Of course, another first here is Dennis Chavez, who is the first Hispanic American to serve
in both chambers. He’s known best for his long Senate career of course, he was one of
the highest ranking Hispanic Americans in Congress really in the twentieth century because
he chairs three Congressional committees—one in the House, and he goes to the Senate and
he chairs the Public Works Committee, which is a major part of his career. But, his career
which bridges the New Deal and into World War II makes him a transitional figure in
this story, and he really is the first Hispanic American member of Congress who we can point
to and say: “Here’s someone who’s acting a surrogate representative.” He’s advocating
for people far beyond the boundaries of his district or his state, and he’s speaking
for Hispanic Americans nationally. He does this with his work on the Fair Employment
Practices Commission and then also in advocating for greater Puerto Rican autonomy in the late
1940’s and into the 1950’s. So this storyline largely follows after World
War II, the storyline that we are familiar with with women and African Americans. It’s
tied into the larger push for Civil Rights in the post-World War II era, and again there
are two kind of principle strands post-1945. The first involves Mexican American strides
towards Civil Rights in the mainland U.S. which were enabled by Chavez and other Hispanic
Congressmen. And the second was Puerto Rico’s evolution from a territory to commonwealth,
which was made possible by a line of reform-minded Puerto Rican Resident Commissioners. These
strands were kind of widely divergent at the beginning of the period, but by the end, they
come together. Resources are pooled; agendas are—that had been local are nationalized.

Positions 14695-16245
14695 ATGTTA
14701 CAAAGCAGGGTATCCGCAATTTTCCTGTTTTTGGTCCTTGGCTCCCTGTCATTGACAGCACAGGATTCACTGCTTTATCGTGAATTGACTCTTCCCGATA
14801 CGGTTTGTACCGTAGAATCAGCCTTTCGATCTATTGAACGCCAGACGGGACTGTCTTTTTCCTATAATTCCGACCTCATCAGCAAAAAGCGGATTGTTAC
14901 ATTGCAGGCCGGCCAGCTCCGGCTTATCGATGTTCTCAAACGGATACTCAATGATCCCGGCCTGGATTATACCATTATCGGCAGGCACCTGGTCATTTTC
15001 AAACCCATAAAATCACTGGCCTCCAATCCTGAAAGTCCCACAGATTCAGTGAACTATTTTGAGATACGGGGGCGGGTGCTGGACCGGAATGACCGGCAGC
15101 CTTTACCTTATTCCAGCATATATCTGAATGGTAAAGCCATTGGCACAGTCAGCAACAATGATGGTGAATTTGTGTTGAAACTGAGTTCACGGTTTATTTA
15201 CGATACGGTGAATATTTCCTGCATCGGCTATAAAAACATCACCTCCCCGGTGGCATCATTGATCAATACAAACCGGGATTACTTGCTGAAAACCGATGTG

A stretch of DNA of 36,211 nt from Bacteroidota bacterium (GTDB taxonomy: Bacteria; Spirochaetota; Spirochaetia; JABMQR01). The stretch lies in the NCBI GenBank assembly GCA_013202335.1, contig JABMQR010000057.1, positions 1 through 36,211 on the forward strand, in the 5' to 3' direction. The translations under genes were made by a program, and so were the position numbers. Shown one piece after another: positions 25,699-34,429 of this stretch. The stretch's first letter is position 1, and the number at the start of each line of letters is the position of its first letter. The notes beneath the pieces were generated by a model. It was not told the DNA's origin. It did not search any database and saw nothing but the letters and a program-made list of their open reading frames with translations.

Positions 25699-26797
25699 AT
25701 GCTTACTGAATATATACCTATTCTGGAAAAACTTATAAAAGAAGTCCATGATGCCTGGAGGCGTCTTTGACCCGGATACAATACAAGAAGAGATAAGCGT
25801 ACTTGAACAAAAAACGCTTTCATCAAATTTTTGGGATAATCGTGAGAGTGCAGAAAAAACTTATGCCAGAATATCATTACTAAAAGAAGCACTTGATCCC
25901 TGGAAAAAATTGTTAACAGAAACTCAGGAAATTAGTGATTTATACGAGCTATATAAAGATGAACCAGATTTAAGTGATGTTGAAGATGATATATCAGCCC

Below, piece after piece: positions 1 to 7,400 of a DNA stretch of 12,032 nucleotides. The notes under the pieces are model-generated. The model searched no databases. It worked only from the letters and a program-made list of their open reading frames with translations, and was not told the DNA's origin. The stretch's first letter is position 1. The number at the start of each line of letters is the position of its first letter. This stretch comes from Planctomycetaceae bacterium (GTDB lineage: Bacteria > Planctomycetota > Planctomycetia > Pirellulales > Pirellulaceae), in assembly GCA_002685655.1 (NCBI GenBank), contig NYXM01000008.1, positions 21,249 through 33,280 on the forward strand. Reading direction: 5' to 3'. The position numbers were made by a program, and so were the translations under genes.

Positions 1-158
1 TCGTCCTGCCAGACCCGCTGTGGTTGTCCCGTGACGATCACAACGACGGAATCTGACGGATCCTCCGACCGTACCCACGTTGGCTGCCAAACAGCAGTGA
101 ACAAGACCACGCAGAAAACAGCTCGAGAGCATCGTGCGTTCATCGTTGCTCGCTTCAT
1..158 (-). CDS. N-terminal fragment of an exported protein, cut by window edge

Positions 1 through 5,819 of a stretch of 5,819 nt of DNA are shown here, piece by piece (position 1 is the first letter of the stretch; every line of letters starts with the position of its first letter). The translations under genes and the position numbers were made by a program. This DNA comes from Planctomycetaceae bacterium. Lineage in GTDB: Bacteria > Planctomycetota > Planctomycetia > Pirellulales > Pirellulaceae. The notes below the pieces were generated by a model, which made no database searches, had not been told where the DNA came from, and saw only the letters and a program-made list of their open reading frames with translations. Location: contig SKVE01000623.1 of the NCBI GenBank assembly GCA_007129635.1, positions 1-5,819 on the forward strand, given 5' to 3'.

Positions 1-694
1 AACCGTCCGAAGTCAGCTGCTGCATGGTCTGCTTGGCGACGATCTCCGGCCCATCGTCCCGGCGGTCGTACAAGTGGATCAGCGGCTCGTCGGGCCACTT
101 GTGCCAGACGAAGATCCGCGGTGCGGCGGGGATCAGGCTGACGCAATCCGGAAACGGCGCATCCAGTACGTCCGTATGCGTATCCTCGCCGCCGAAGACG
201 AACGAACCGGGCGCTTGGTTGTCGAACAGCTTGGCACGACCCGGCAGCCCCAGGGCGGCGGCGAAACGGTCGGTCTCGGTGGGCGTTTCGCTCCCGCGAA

There’s a large grassroots movement, the community service organizations in California,
groups like this La Raza by the end of the period which is a more radical political movement,
come together. And this is a period in Congress where Hispanic
American members really serve a long, institutional apprenticeship. The length of service increases
for them, they receive more prominent committee assignments, just a handful of the people
here who stick out in this period: Antonio Fernos-Isern, the longest serving Resident
Commissioner from Puerto Rico, and the principle architect of the Puerto Rico’s move to commonwealth
status in the early 1950’s. He was widely respected by House colleagues, he had a very
close working relationship with the long-time Puerto Rican Governor, Luis Munoz Marin, who
was the son of Munoz Rivera, and that partnership, ended in, or produced, the commonwealth change
in the fifties which increased Puerto Rican autonomy.
Another individual here Henry Gonzales. Gonzales gets his start in local politics, housing
issues in the San Antonio area. He’s involved with the Pan-American Progressive Association
in Texas, this launches his career in progressive politics. In 1956 he becomes the first Mexican
American elected to the Texas Senate, twice he filibustered measures in the Texas Senate
that would have re-segregated Texas public schools. That earned him a lot of national
attention. A great quote in Time magazine we came across: “It may be some can chloroform
their conscience, but if we fear long enough we hate, and if we hate long enough we fight.”
He runs for governor in the late 1950’s in Texas. He’s trounced, but it gets him
name recognition and he becomes a viable candidate for a special election in 1961 in a San Antonio
district, and he comes into the House, and he serves in the House for nearly four decades.